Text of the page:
592 F2d 937 Dayton Hydraulic Co v. United States
592 F.2d 937
79-1 USTC P 9213
DAYTON HYDRAULIC CO., Plaintiff-Appellant,
UNITED STATES of America, Defendant-Appellee.
United States Court of Appeals,
Argued Oct. 6, 1978.
Decided Feb. 16, 1979.
Roger J. Makley, Coolidge, Wall, Matusoff, Womsley & Lombard Co., L. P. A., Dayton, Ohio, for plaintiff-appellant.
James C. Cissell, U. S. Atty., Dayton, Ohio, Scott P. Crampton, Asst. Atty. Gen., Tax Div., U. S. Dept. of Justice, Myron C. Baum, Gilbert Andrews, Jr., Robert T. Duffy, Joseph L. Liegl, Leonard J. Henzke, Jr., Washington, D. C., for defendant-appellee.
Before LIVELY and KEITH, Circuit Judges, and LAWRENCE,* Senior District Judge.
The only issue raised in this appeal from a judgment in favor of the Government is whether a corporation may escape capital gains tax on the increased value of shares of another corporation which it holds as an investment and which it distributes to its shareholders after the company issuing the shares has adopted and begun proceeding with a plan of liquidation and dissolution.
Dayton Hydraulic Company (Dayton) appeals from an adverse decision in a suit for refund of $120,793.28 in income taxes assessed against Dayton's predecessor, Frank Hill Smith, Inc. (Hill Smith), for the taxable year 1968. During 1967 and 1968, the pertinent times in this matter, Hill Smith was owned 88.6% By the Estate of Frank Hill Smith (the Estate) and 11% By another company which was wholly owned by the Estate. Thus, for all practical purposes, the Estate was the sole owner of Hill Smith.
During the relevant period, the Van Cleve Hotel Company (Van Cleve) owned property which it proposed to sell and thereupon to dissolve the corporation. Van Cleve was owned by 54 shareholders, with 2,468.25 (43.23%) of its shares being owned by Hill Smith. At a special meeting on October 27, 1967, Van Cleve's shareholders, by an affirmative vote of almost 95% Of the outstanding shares, approved a plan of liquidation and dissolution of the Company. It appears that no subsequent meeting of the shareholders was called to discuss the proposal and no objections to such liquidation and dissolution were ever recorded subsequent to the meeting on October 27, 1967.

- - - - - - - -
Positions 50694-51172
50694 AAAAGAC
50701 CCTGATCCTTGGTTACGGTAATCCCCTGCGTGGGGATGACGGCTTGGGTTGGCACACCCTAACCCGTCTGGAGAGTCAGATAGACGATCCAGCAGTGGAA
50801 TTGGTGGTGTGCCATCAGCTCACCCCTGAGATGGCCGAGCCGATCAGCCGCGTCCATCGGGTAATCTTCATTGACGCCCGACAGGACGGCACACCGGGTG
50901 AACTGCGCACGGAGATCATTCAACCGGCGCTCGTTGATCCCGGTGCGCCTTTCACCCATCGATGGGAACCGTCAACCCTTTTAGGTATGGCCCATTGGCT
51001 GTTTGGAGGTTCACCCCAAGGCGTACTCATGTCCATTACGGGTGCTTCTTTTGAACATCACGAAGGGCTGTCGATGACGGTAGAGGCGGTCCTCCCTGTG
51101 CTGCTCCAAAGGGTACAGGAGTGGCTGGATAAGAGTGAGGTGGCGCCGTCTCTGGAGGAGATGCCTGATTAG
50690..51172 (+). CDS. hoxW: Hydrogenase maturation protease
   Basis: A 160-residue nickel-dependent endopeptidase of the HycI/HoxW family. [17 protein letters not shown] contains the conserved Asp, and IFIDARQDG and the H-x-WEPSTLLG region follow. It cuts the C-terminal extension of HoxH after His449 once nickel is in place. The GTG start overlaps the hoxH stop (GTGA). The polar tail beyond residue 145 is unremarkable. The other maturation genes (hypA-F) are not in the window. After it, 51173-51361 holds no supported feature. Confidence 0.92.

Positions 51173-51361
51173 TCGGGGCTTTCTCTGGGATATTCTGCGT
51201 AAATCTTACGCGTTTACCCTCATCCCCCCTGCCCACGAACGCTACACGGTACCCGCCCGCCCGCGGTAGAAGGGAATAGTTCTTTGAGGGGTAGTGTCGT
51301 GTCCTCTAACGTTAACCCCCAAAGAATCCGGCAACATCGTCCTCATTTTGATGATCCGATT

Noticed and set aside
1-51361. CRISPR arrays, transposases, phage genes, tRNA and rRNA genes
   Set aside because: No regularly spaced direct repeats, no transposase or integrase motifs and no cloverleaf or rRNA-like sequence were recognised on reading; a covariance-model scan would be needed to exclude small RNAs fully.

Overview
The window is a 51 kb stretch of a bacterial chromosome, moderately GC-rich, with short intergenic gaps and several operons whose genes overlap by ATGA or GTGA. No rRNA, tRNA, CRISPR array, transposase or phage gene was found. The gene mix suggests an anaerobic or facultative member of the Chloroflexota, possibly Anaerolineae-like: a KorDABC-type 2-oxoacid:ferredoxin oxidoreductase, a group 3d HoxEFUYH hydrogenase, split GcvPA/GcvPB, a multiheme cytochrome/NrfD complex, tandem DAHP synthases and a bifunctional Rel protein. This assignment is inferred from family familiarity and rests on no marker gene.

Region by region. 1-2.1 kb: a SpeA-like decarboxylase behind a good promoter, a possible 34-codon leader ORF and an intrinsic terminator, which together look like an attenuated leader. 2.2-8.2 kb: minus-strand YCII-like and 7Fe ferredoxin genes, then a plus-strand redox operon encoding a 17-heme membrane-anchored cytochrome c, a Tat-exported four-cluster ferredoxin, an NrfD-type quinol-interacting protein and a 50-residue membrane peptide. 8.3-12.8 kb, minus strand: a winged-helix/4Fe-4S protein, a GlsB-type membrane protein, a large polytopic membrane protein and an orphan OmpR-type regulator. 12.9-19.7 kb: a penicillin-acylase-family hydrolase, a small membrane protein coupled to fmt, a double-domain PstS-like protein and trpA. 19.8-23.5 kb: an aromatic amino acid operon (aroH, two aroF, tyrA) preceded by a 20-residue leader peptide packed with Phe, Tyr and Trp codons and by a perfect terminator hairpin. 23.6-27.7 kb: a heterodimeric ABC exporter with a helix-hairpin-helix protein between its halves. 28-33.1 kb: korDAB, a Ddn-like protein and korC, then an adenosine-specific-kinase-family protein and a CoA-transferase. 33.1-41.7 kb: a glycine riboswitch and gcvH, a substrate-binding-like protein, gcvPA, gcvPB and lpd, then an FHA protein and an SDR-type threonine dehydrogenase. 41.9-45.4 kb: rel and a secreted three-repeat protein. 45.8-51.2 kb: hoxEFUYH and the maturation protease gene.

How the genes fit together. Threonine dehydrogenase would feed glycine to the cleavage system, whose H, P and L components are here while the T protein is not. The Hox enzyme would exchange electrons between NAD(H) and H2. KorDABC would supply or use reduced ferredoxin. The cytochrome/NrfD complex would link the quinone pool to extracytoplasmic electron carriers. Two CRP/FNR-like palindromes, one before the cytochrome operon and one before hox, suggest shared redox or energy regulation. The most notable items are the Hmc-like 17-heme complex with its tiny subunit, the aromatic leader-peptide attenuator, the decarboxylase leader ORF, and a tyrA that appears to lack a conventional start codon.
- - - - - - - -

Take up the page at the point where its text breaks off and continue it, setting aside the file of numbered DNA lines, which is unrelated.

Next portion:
Hill Smith approved the resolution adopting the plan of liquidation and apparently would have resisted any attempt to rescind it. As rescission of this resolution required the vote of two-thirds of the outstanding shares, Hill Smith's ownership of 43.23 percent of the shares outstanding could have effectively blocked any such attempted change in plan. And at all times subsequent to the October 27, 1967 meeting where the plan of liquidation and dissolution was approved, Hill Smith fully expected the liquidation to be completed. The proposed plan of liquidation and dissolution qualified under § 337 of the Internal Revenue Code of 1954, as amended.1
The liquidation and dissolution of Van Cleve proceeded in accordance with the plan. The sale of Van Cleve's assets was completed on December 29, 1967 and possession delivered to the purchaser on December 31, 1967. Liquidating distributions were paid on January 12, 1968, March 17, 1968, and November 7, 1968.
On January 5, 1968, after the sale on December 29, and before the first liquidating distribution on January 12, 1968, Hill Smith redeemed 42 shares of its stock from the Estate in exchange for its 2,468.25 shares of Van Cleve Stock.2 Consequently, all liquidating distributions were made directly to the Estate. Hill Smith did not report as income in 1968 any of the liquidating distributions paid by Van Cleve in respect to the shares transferred to the Estate. The Estate reported the distributions and treated them as income subject to capital gains treatment.3
The Commissioner determined that Hill Smith's distribution of the Van Cleve stock to the Estate constituted an anticipatory assignment of the liquidation proceeds Hill Smith was to receive from Van Cleve. Accordingly, the Commissioner determined that Hill Smith had additional capital gains income in 1968 equal to the difference between 1) the liquidating distributions constructively received by it but paid to the Estate and 2) Hill Smith's basis in the Van Cleve stock. Hill Smith paid the resulting assessment of tax, and Dayton filed a claim for refund as successor to Hill Smith.